We agree with the philosophy behind the state’s new fire fee: Charge residents of rural, fire-prone areas an annual fee to ensure that prevention efforts — control burns, brush thinning, inspections, etc. — are adequately funded.
That’s only fair. If homeowners choose to live in remote, densely vegetated areas where fire is an ever-present danger, they should pay for the additional services they require, just as residents who live near rivers and creeks often pay fees for levee maintenance and channel clearing.
In practice, though, the annual $150 fire prevention fee — $115 for residents already paying a local district for fire protection — has been imposed so inequitably that we find it impossible to support.
As it turns out, it isn’t just residents of the remote backcountry who are expected to pay; owners of single-family homes, apartments and mobile home parks in communities like Los Osos have been slapped with bills as well.
In some cases, residents on one side of a street are charged, while those on the opposite side are not. What’s more, homeowners living in incorporated cities are automatically exempt, while residents of urbanized — but unincorporated — are not.
Whether or not a homeowner gets a bill depends, not so much on fire danger, but on whether the property happens to be inside something called the state responsibility area.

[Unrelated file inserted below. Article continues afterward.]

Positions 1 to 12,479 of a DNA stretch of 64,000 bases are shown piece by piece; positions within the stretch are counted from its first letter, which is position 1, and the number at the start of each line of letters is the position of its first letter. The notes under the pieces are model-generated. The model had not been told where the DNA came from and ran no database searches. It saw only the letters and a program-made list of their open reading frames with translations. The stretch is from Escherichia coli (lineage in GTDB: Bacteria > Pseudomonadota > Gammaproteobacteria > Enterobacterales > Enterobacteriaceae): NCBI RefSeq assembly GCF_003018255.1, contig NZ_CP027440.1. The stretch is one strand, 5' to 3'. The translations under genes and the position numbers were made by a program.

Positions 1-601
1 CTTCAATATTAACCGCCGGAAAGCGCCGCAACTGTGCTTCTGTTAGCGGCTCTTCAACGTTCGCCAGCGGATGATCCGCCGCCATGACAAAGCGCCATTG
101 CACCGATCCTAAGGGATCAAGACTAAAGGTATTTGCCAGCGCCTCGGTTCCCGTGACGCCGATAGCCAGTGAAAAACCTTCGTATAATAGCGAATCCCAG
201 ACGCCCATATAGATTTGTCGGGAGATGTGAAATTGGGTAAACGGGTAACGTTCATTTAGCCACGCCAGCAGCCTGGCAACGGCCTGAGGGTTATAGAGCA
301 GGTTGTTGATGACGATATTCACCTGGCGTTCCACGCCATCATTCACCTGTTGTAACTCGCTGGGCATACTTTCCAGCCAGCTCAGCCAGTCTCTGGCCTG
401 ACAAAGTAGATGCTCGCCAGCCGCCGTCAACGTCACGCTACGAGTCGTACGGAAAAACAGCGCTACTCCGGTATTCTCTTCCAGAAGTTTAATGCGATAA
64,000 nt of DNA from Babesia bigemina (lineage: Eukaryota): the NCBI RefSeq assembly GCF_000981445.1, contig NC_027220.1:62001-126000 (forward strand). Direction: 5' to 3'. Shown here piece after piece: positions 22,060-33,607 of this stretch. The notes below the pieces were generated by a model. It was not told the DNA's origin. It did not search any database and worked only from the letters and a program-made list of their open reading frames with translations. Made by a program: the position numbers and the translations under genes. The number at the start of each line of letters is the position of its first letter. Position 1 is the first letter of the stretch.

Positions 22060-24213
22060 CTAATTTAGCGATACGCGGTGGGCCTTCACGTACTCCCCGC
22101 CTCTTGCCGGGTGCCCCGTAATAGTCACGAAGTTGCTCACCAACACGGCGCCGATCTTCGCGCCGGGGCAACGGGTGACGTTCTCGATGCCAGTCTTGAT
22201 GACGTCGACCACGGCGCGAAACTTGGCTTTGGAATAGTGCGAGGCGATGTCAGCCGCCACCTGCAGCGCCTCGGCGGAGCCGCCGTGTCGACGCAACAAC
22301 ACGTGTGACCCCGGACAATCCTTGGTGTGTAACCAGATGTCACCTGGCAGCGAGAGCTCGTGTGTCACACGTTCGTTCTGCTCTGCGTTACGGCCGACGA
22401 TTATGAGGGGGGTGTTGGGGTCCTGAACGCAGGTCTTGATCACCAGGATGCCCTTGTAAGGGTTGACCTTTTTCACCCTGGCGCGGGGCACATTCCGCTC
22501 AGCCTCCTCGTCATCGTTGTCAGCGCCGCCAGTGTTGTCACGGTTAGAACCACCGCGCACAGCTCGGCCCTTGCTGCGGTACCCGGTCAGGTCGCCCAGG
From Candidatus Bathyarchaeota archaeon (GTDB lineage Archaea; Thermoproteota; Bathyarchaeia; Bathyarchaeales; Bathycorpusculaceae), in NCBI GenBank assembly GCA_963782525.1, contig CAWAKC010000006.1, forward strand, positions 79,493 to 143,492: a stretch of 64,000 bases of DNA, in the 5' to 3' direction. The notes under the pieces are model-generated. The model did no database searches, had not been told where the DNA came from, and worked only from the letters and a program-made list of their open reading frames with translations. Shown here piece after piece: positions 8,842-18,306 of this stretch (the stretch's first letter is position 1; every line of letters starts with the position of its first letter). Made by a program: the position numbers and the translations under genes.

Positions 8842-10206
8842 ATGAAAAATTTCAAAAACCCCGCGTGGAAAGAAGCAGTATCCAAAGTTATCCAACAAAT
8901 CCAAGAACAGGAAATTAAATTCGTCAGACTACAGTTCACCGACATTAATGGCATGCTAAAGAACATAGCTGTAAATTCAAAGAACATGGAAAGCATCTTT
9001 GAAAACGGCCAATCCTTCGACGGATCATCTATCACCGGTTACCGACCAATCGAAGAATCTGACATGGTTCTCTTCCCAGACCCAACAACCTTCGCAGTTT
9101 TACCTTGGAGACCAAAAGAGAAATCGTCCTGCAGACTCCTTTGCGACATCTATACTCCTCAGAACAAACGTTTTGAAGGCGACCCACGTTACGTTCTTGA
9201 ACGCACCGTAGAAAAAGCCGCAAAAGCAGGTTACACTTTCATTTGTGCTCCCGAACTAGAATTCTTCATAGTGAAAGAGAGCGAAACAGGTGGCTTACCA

As we see it, therein lies the problem: the state responsibility area is far too broad a category. Just about any stretch of unincorporated property with a bit of brush, grass or trees seems to qualify for inclusion, regardless of fire hazard.
But that’s not the only reason the fire fee has been so controversial. There also have been complaints that imposition of the fee amounts to “double billing.”
Los Osos resident Leslie Bowker, for example, told us he pays $76.40 annually to the Los Osos Community Services District, which contracts with Cal Fire to provide fire protection. On top of that, he’s now expected to pay $115 to the state.
Officials in Sacramento insist that’s not a duplication of services, because the fire fee pays for prevention work — not fire suppression, which is generally the responsibility of the local fire department.
That may seem like split ting hairs. It’s not; fire prevention and suppression are separate functions, and from a public safety standpoint, both are essential.
But the fire prevention fee, as applied, is not the right tool to raise money — it comes across as a money grab, rather than a legitimate fee for service.
The state Legislature is expected to re-examine fire fees; the governor is asking lawmakers to broaden the allowable uses, while Republicans are seeking to have the law overturned altogether.
Killing the fee is too drastic, but it should be revamped.
An earlier version of the fire fee legislation proposed using fire hazard severity zones to determine who would pay. That’s worth reconsidering.
We agree that the state simply cannot afford to skimp on prevention, not when studies show that every $1 spent on prevention can save as much as $14 on suppression costs.
But the fire fee, as written, is inequitable.
It’s time to revise the law to better ensure that those who truly need fire prevention services are the ones footing the bill.
CONCERNED ABOUT FIRE FEES?
Here’s how to contact local legislators: Assemblyman Katcho Achadjian 1150 Osos St., Suite No. 207 San Luis Obispo 93401 805-549-3381 http://arc.asm.ca.gov/member /AD35 and State Sen. Bill Monning 605 Santa Rosa St., Suite B San Luis Obispo 93401 805-549-3784 http://http://sd17.senate.ca.gov